Sramana: Let’s double down on the evolution of your business. Can you talk more about the progression of the business chronologically? When did you actually start the business?
Michael Dash: We started it in September of 2011. We had sold our equity in our previous company in July of 2011. We started brainstorming our next step and we both had a good understanding of what it took to run a good e-commerce company. We also knew that there was a very low barrier to entry in e-commerce.
Since we were self-funding the business, we got a very small space in Brooklyn. Our very first step was to find distributors who would work with us and provide us the data we were looking for. We did not actually start selling products until February of 2012. We did the initial coding ourselves. Between development and outreach there was a good five months staging.
Sramana: Since you were selling on the marketplaces what development did you have to do during those 5 months in terms of development and coding?
Michael Dash: There was a tremendous amount of database work. Because we are selling auto parts and precise fit is required, there was a tremendous amount of database structure to make sure the parts were listed correctly. We also had to make sure the data behind the parts, such as descriptions, videos, and pictures, was correct.
We also had to work on the processes for taking and sending orders to distributors for fulfillment. We had to receive tracking information from distributors and pass that on to customers. Our data structure and process list was actually rather substantial and if you look at everything it required, you would find it to be almost overwhelming. We have a lot of processes running off of our databases.
Sramana: Did you use an off the shelf system like Magento for that?
Michael Dash: Yes, we used Magento to start. Out of the box open source modules were available and we could customize for our use case.
Sramana: Were you able to plug Magento into eBay when you started selling on eBay?
Michael Dash: Initially, we did that although it was a bit of a hack. Eventually, we had to move away from doing that ourselves just because our catalogue was too fast. We had to use a third party vendor to assist us with that and we are now evaluating that agreement as well. We have to determine what the investment required to do that ourselves would be versus continuing to use a third party vendor.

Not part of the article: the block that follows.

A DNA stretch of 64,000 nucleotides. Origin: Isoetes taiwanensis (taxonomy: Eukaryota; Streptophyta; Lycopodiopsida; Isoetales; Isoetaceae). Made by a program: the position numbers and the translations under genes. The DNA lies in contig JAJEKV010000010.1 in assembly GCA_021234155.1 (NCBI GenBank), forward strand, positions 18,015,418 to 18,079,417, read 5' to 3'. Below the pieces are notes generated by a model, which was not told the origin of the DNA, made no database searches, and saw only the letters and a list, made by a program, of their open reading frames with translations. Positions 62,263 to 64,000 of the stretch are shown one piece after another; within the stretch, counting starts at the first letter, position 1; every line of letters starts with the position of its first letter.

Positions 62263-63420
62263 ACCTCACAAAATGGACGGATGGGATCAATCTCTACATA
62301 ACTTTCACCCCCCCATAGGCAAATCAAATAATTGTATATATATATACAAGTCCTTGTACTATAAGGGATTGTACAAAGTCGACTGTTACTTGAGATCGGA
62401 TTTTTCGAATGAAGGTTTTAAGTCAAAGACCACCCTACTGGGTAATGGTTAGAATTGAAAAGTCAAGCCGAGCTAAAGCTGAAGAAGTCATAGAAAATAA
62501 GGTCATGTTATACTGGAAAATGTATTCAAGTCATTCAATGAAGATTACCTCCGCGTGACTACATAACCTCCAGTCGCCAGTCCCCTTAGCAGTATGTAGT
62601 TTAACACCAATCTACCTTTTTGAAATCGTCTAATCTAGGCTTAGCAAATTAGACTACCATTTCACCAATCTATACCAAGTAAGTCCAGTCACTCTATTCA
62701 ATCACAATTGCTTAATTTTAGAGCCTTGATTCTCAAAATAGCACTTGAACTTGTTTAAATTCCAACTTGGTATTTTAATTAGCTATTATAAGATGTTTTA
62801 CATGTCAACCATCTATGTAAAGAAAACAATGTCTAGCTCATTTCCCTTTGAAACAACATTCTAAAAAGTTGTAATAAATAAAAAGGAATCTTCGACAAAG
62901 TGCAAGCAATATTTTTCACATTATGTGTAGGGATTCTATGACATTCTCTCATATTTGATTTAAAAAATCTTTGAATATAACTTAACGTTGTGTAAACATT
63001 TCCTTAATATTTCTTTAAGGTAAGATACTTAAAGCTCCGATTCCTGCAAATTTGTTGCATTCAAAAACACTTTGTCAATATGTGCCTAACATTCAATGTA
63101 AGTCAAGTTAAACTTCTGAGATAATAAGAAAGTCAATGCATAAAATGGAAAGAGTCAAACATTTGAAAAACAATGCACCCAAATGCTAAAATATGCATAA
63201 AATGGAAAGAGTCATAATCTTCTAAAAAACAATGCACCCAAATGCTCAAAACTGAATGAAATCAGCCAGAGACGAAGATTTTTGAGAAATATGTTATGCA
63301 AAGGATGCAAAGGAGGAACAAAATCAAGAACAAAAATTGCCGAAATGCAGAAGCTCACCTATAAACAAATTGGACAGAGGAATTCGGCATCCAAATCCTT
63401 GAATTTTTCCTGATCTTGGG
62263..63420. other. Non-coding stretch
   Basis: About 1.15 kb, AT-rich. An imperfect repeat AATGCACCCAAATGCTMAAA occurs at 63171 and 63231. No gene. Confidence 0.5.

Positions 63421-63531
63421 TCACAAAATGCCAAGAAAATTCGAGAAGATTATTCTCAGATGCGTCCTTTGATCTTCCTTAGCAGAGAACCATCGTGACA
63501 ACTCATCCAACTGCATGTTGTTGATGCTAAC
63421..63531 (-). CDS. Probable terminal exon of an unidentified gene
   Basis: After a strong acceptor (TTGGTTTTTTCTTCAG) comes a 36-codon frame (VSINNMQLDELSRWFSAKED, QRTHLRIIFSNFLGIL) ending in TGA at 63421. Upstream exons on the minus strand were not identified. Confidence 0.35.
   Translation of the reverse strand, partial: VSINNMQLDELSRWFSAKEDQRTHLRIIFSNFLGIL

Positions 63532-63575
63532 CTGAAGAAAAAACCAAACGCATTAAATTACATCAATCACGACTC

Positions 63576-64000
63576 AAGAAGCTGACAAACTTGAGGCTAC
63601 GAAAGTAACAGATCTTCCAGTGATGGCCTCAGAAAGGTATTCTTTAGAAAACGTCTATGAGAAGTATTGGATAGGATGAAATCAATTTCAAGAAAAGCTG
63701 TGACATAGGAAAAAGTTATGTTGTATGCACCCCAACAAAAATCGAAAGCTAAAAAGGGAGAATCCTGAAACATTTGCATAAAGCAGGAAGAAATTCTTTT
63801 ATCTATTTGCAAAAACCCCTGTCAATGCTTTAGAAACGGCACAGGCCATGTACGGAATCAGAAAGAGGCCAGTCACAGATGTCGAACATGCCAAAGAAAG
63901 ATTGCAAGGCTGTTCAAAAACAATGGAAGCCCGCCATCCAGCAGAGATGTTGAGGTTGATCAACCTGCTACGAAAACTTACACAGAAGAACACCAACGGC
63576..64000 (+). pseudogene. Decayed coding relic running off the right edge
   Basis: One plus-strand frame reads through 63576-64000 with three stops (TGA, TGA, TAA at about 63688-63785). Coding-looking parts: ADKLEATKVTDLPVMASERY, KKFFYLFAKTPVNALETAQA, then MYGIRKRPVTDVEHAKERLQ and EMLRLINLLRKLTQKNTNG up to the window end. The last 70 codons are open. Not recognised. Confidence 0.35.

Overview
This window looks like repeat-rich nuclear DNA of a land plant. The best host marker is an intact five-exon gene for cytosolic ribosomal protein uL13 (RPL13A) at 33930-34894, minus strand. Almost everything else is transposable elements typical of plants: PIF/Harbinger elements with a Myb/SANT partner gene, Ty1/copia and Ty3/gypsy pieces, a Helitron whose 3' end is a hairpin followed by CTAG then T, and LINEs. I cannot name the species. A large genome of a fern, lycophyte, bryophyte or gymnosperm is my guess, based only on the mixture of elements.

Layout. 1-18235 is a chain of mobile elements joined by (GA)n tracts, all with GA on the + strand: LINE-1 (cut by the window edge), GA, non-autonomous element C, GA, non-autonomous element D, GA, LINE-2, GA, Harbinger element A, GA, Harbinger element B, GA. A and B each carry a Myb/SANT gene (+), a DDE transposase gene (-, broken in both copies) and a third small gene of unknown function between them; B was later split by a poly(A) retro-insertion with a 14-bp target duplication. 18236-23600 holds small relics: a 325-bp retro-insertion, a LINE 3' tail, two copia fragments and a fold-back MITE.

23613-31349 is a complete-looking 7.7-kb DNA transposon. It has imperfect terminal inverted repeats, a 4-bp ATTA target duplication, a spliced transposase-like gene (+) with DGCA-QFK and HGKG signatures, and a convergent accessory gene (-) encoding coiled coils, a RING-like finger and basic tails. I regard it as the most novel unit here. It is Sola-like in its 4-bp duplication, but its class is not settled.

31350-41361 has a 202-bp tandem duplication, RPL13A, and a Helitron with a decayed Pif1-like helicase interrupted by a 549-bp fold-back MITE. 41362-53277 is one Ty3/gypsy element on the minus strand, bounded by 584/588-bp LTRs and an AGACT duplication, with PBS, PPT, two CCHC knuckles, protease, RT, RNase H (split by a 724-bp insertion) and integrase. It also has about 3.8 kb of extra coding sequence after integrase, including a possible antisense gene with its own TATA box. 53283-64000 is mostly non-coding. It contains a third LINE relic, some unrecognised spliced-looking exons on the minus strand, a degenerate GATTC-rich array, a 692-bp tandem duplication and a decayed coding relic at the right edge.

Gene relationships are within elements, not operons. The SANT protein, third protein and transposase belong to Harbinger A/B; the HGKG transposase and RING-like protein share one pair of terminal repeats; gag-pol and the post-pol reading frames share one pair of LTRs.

Sramana: You started selling on eBay in February of 2012. Did you sell on other marketplaces at that time as well?
Michael Dash: We started on eBay, and a month later, we added Amazon.
Sramana: That’s interesting because eBay has a car parts business.
Michael Dash: eBay is one of the largest third party marketplaces for cars and car parts. They have a program that parts distributors can get into which allows you to pay a percentage of each sell as opposed to paying for each listing.
Sramana: What was your pitch to the parts distributors? If you were selling on eBay, why did they not just do that themselves?
Michael Dash: Distributors are wholesalers of product. They do not sell to people direct. They use people like me to push their products into the marketplaces.
Sramana: Do they do drop ship fulfillment of individual orders?
Michael Dash: They don’t do individual orders. They only do that for third party businesses like us. There are other people like me who buy from these whole sellers as well, and many of them are my competitors. Most whole sellers in my space also perform the drop ship functions and white box the product shipments.